Cats and dogs still top the charts as the most popular pets in the UK, however rabbits aren’t all that far behind, with more than 1.5 million rabbits being kept as companions. And just like cats and dogs, there are diseases that rabbits should be vaccinated against in order to provide them with the best chance of a long, healthy life. Making that annual trip to the vets is vitally important for rabbits, but the benefits aren’t limited to protection from infectious diseases!
The health check
In order to be successful, vaccinations need to be given to a healthy rabbit; one whose immune system is working effectively. Vaccinations work by kick-starting an immune reaction in response to an inert version of the disease against which the protection is intended. The clever part is that the body will recognise the organism in the event of being exposed to the actual disease thereafter, mounting a similar response and overcoming the disease. A rabbit’s immune system must be in balance and it’s the vet’s job to ensure this is the case by assessing the rabbit’s health status.
But the health check at vaccination appointments is so much more. Our vets will check a rabbit from nose to tail and pick up on any early signs of health issues that could cause problems later down the line. Classic examples are checking the length and shape of a rabbit’s teeth, looking for signs of parasites and assessing body condition.
It is an opportunity for your vet to advise you on the correct diet for your rabbit, how to keep them free of conditions such as fly strike and what their exercise, housing and companion requirements are. Rabbits have very specific needs which change year on year as they grow older. It is your time to quiz us with any questions you might have also, and report anything unusual or concerning you might have noticed about your rabbits. Therefore checking in with the vet on an annual basis can help you plan your rabbit’s health and well-being needs for the year ahead.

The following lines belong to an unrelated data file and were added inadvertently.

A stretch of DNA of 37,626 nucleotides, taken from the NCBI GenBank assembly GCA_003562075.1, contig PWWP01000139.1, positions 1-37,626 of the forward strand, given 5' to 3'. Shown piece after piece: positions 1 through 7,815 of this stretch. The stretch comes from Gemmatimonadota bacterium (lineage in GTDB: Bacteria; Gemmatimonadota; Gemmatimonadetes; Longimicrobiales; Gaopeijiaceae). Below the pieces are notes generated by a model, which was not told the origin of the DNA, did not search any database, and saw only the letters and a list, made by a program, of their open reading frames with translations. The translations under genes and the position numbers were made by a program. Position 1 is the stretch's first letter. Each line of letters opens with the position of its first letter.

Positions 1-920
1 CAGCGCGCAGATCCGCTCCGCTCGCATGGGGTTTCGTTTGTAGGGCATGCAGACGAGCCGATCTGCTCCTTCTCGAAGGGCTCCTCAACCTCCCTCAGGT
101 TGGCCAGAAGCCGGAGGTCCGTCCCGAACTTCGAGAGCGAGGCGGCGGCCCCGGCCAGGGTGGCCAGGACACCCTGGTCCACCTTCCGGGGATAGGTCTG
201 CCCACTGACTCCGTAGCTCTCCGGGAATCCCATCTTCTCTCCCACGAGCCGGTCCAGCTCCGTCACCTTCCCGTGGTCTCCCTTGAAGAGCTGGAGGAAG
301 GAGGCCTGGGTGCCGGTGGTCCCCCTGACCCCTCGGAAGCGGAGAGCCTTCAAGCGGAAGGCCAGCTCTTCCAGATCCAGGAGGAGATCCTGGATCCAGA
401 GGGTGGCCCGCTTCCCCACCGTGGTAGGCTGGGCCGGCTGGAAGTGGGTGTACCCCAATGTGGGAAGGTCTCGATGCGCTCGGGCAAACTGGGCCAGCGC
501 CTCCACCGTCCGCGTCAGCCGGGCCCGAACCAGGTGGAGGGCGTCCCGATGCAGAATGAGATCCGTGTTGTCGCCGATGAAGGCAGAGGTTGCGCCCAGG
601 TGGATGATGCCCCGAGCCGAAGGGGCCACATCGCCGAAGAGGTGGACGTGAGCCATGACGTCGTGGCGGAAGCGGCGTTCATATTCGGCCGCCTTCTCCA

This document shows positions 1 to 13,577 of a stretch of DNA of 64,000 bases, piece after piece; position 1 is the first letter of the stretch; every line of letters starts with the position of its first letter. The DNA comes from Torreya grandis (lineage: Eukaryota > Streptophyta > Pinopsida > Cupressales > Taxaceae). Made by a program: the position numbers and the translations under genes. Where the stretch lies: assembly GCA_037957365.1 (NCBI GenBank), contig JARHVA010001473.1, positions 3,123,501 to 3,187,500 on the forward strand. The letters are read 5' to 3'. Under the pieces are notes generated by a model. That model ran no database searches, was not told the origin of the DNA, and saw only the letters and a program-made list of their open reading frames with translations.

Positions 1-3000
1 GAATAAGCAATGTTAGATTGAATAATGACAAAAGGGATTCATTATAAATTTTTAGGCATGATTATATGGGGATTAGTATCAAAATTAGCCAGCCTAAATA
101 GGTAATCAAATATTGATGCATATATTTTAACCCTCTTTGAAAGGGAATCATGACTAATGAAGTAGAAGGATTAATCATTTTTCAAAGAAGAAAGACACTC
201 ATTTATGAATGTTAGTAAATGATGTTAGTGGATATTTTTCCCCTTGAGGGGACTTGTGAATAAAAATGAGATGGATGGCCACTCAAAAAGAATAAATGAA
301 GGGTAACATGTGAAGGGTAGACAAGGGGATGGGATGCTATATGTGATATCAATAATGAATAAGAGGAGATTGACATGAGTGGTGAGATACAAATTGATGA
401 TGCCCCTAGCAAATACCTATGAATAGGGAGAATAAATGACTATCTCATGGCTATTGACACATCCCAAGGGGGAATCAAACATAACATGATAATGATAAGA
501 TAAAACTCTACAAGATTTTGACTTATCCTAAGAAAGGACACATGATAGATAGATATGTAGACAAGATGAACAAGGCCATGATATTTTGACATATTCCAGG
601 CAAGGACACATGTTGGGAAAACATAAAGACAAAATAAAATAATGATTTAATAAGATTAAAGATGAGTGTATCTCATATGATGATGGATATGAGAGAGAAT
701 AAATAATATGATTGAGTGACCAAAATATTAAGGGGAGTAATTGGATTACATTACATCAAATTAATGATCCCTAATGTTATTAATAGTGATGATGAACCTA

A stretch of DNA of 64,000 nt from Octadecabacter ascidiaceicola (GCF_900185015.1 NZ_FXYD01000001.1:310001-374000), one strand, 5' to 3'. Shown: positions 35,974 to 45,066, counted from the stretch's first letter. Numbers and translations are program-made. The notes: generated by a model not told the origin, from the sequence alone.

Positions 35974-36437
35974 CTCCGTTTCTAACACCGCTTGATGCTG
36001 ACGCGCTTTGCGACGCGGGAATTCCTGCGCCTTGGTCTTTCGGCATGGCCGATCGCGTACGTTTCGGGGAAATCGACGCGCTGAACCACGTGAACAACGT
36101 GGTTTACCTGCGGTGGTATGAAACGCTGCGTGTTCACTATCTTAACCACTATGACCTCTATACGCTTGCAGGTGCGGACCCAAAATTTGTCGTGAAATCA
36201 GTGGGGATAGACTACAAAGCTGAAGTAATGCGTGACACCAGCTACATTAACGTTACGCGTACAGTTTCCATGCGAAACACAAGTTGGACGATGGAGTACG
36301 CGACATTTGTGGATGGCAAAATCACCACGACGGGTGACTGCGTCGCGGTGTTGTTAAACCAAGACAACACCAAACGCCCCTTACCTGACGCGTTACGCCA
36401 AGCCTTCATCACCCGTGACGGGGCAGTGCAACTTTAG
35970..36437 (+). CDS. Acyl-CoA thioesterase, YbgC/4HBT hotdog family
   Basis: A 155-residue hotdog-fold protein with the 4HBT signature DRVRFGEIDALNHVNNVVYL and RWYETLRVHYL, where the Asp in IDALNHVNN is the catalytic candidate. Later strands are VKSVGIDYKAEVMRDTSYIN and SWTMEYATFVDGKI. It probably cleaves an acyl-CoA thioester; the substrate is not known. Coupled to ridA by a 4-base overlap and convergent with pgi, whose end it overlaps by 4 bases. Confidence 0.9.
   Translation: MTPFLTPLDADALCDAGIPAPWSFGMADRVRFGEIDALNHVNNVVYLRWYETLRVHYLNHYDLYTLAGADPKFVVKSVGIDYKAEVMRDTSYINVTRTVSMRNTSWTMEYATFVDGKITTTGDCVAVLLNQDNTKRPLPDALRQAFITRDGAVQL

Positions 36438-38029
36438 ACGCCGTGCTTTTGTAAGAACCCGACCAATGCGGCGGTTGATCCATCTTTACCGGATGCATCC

It goes without saying that the vaccination element of these consultations is really important too. There a number of diseases that can cause grave suffering to a rabbit and which commonly result in fatality. The two important ones are myxomatosis and viral haemorrhagic disease (VHD) strains 1 and 2.
Myxomatosis causes swelling to the eyes, ears and genitals as well causing fever. It is likely that your rabbit will be lethargic and unwilling to eat if they contract this disease, you’ve probably seen wild rabbits with myxomatosis in a sorry state, some blind and seemingly frozen with confusion due to the swelling over their head. Viral haemorrhagic disease will sometimes show itself with bleeding from the nose, mouth and rear-end, lethargy and inappetence. However, it can cause such rapid deterioration that a rabbit dies with no symptoms at all, which can be quite shocking for an owner. Both are cruel and unpleasant diseases best prevented.
So if your rabbits aren’t mixing with wild rabbits or other domestic rabbits, how do they contract these diseases? It is a question that we are commonly asked. Whilst we think that a rabbit’s environment is reasonably well controlled, determined by the owner, there are a number of things that are simply beyond that control. Take myxomatosis for example, it is spread by mobile insects such as fleas, flies and mosquitoes, all of which are near impossible to keep from a rabbit’s environment. A fly has only to make contact with an infected rabbit, and in turn make contact with your bunny, to effectively spread the infection.
VHD is highly infectious and can also be spread by flying insects as well as infected objects such as shoes and even humans who have been in contact with other infected rabbits or rabbit faeces. So even a walk in the countryside could be a risk factor for introducing this unpleasant disease to your rabbits at home.